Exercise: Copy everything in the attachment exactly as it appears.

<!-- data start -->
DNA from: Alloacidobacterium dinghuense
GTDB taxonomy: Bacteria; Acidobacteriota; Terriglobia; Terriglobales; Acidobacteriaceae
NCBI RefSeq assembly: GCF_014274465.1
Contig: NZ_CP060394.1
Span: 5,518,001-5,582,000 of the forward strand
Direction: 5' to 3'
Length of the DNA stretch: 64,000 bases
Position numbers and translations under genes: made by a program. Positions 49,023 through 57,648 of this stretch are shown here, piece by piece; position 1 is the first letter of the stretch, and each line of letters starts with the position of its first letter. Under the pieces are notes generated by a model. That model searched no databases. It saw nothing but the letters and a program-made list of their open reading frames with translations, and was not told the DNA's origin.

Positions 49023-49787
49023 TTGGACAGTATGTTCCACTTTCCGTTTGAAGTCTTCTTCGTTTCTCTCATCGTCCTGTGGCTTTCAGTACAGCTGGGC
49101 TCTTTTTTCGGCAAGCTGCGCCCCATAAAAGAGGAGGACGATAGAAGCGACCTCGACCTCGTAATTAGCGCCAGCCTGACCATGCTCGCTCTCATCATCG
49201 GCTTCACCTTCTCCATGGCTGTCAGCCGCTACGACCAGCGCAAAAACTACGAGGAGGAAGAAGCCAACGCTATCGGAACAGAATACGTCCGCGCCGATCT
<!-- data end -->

DNA from: Alloacidobacterium dinghuense
GTDB taxonomy: Bacteria; Acidobacteriota; Terriglobia; Terriglobales; Acidobacteriaceae
NCBI RefSeq assembly: GCF_014274465.1
Contig: NZ_CP060394.1
Span: 5,518,001-5,582,000 of the forward strand
Direction: 5' to 3'
Length of the DNA stretch: 64,000 bases
Position numbers and translations under genes: made by a program. Positions 49,023 through 57,648 of this stretch are shown here, piece by piece; position 1 is the first letter of the stretch, and each line of letters starts with the position of its first letter. Under the pieces are notes generated by a model. That model searched no databases. It saw nothing but the letters and a program-made list of their open reading frames with translations, and was not told the DNA's origin.

Positions 49023-49787
49023 TTGGACAGTATGTTCCACTTTCCGTTTGAAGTCTTCTTCGTTTCTCTCATCGTCCTGTGGCTTTCAGTACAGCTGGGC
49101 TCTTTTTTCGGCAAGCTGCGCCCCATAAAAGAGGAGGACGATAGAAGCGACCTCGACCTCGTAATTAGCGCCAGCCTGACCATGCTCGCTCTCATCATCG
49201 GCTTCACCTTCTCCATGGCTGTCAGCCGCTACGACCAGCGCAAAAACTACGAGGAGGAAGAAGCCAACGCTATCGGAACAGAATACGTCCGCGCCGATCT